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Cullen Jenkins knew it probably wasn't good news.
Eagles general manager Howie Roseman was on the phone, and Jenkins couldn't remember the last time he spoke with Roseman over the phone.
"I don't even know if I talked to him on the phone since I signed here, so I knew something was up," Jenkins told CSN's Derrick Gunn on Monday.
Roseman informed Jenkins that he had been released and later had the same news for Mike Patterson.
Jenkins was acquired in the once celebrated but now berated summer-signing spree that followed the 2011 lockout. Selected by the Eagles in the first round of the 2005 draft, Patterson had been the team's longest tenured player.
Patterson leaves having played more games (115) with the Eagles than any defensive tackle in team history. With a career-high 114 tackles in 2007, he and Trent Cole became the first pair of Eagles D-linemen since 1991 to record more than 100 tackles in a single season. Over the last eight years he not only was one of the team's most productive players but also one of its most affable. Fittingly, Patterson asked the team to release the following message to the fans on his behalf.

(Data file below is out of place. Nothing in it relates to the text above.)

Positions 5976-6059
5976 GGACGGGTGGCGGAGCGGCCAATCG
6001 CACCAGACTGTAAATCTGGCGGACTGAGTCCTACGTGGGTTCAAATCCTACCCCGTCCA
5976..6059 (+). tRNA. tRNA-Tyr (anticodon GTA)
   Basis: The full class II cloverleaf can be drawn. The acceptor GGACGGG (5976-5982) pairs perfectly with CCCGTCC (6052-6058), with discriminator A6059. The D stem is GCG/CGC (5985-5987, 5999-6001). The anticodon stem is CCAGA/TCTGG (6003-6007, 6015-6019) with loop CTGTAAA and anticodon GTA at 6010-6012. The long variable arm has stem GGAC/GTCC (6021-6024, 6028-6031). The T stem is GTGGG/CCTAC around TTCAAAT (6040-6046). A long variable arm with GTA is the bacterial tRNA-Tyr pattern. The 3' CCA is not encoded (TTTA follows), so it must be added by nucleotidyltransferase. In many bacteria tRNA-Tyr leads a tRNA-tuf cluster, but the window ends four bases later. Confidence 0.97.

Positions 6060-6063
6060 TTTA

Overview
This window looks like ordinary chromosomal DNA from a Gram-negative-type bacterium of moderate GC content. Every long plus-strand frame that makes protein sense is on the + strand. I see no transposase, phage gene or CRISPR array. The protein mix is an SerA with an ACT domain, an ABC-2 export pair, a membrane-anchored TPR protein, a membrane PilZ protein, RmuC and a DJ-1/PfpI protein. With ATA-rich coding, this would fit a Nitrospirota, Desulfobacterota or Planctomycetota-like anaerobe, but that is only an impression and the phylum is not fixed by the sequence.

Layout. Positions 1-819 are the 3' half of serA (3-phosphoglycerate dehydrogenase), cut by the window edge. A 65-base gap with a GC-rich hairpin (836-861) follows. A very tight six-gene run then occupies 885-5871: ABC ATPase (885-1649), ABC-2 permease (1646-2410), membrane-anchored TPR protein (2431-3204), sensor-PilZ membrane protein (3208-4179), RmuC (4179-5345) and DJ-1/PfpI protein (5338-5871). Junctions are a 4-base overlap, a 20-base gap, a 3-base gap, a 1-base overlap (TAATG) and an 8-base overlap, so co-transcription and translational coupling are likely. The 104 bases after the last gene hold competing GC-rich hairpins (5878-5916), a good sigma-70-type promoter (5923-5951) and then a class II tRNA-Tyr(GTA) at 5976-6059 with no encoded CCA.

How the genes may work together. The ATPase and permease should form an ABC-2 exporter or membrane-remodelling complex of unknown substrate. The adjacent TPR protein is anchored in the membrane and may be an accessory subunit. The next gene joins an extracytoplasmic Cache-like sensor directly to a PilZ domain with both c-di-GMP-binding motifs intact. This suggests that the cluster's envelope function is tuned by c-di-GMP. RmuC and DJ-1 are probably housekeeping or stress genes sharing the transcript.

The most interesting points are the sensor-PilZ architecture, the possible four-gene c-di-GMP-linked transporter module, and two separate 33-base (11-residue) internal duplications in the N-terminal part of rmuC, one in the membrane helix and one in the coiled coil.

“I want to thank the fans for all of their support over eight years in Philadelphia. It is never easy to say goodbye to a fan base that supported me no matter what. My goal was to come to work every day to try and make the Philadelphia Eagles the best organization we could be. The Eagles organization has treated me and my family with nothing but respect since the day I was drafted, and I wish Mr. Lurie, Howie, the new coaches and all of my teammates all the best going forward. I will miss them all and I will always have a place in my heart for the Eagles and for the city of Philadelphia.”
Patterson also spoke to CSN's Derrick Gunn.
"I was kind of shocked and I didn’t expect it of course but this is how the business is sometimes. ... I’m going to miss my boys over here so it’s definitely been a fun time for me out here," Patterson said.
"I just got that they wanted a different type of tackle or something like that. I respect them on their decision that they made. It’s a good organization here."
Needing to revamp their defense, the Eagles are expected to switch to 3-4 scheme, and both Patterson and Jenkins are better suited to be 4-3 tackles than 3-4 ends. Neither is built to be a nose tackle.
"I knew I was on the bubble to be honest," said Jenkins, who did play end in the 3-4 during his seven seasons in Green Bay. "I've seen a lot of stuff. I'm not naive to what goes on, especially with a new coaching staff. ... I hadn't heard anything that let me know that my spot was solidified, so it was just one of those things. It wasn't too much of a surprise."
Patterson, who turns 30 on Sept. 1, was signed through 2016 with base salaries of $2.9 million, $3.65 million, $4.9 million and $6.25 million over the next four years.